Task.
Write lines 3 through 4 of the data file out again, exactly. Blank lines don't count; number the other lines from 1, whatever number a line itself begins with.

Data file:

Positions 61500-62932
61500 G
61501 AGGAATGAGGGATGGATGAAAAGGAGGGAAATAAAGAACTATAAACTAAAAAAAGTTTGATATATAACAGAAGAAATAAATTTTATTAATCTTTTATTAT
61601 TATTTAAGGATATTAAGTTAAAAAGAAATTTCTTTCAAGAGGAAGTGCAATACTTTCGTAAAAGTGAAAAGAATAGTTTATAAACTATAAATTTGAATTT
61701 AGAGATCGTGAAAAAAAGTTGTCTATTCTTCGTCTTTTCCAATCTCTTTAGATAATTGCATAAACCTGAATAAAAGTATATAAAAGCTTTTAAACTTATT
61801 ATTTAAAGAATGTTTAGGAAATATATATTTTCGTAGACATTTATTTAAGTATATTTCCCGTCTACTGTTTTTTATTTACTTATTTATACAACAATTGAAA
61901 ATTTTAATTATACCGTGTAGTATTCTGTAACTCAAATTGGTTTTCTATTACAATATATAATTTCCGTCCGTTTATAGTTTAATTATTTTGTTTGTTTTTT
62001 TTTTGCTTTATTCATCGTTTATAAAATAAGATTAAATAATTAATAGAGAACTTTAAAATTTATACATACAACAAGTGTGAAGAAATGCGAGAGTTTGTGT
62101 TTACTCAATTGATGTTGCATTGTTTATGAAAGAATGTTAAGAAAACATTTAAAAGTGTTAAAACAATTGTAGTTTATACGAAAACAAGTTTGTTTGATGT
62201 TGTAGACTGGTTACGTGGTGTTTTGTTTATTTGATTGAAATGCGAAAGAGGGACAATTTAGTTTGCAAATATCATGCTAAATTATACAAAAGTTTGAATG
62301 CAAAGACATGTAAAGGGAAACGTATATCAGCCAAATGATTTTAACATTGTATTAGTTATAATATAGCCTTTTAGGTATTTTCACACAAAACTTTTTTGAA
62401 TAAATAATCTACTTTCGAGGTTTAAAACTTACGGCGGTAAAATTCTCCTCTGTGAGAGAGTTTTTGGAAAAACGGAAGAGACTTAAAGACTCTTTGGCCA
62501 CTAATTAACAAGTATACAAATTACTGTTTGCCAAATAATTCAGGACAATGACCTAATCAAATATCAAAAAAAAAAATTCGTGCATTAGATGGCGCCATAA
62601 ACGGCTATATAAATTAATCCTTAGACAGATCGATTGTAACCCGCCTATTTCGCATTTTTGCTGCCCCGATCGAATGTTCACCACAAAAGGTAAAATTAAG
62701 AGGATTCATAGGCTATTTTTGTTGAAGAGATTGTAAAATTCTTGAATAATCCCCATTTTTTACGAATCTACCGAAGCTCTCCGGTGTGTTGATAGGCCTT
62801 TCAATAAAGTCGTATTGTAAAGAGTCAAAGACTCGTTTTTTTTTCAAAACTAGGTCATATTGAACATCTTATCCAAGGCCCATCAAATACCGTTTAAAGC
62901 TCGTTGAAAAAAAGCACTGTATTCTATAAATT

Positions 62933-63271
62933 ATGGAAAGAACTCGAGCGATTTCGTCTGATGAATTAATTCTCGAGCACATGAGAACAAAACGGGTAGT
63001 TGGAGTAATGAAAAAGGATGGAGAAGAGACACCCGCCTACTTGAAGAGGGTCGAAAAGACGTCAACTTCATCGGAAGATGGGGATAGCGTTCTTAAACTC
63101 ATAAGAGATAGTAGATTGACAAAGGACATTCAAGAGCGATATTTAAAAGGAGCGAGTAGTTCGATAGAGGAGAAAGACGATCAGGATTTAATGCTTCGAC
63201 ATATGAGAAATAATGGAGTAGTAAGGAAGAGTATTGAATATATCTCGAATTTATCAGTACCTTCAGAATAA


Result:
61501 AGGAATGAGGGATGGATGAAAAGGAGGGAAATAAAGAACTATAAACTAAAAAAAGTTTGATATATAACAGAAGAAATAAATTTTATTAATCTTTTATTAT
61601 TATTTAAGGATATTAAGTTAAAAAGAAATTTCTTTCAAGAGGAAGTGCAATACTTTCGTAAAAGTGAAAAGAATAGTTTATAAACTATAAATTTGAATTT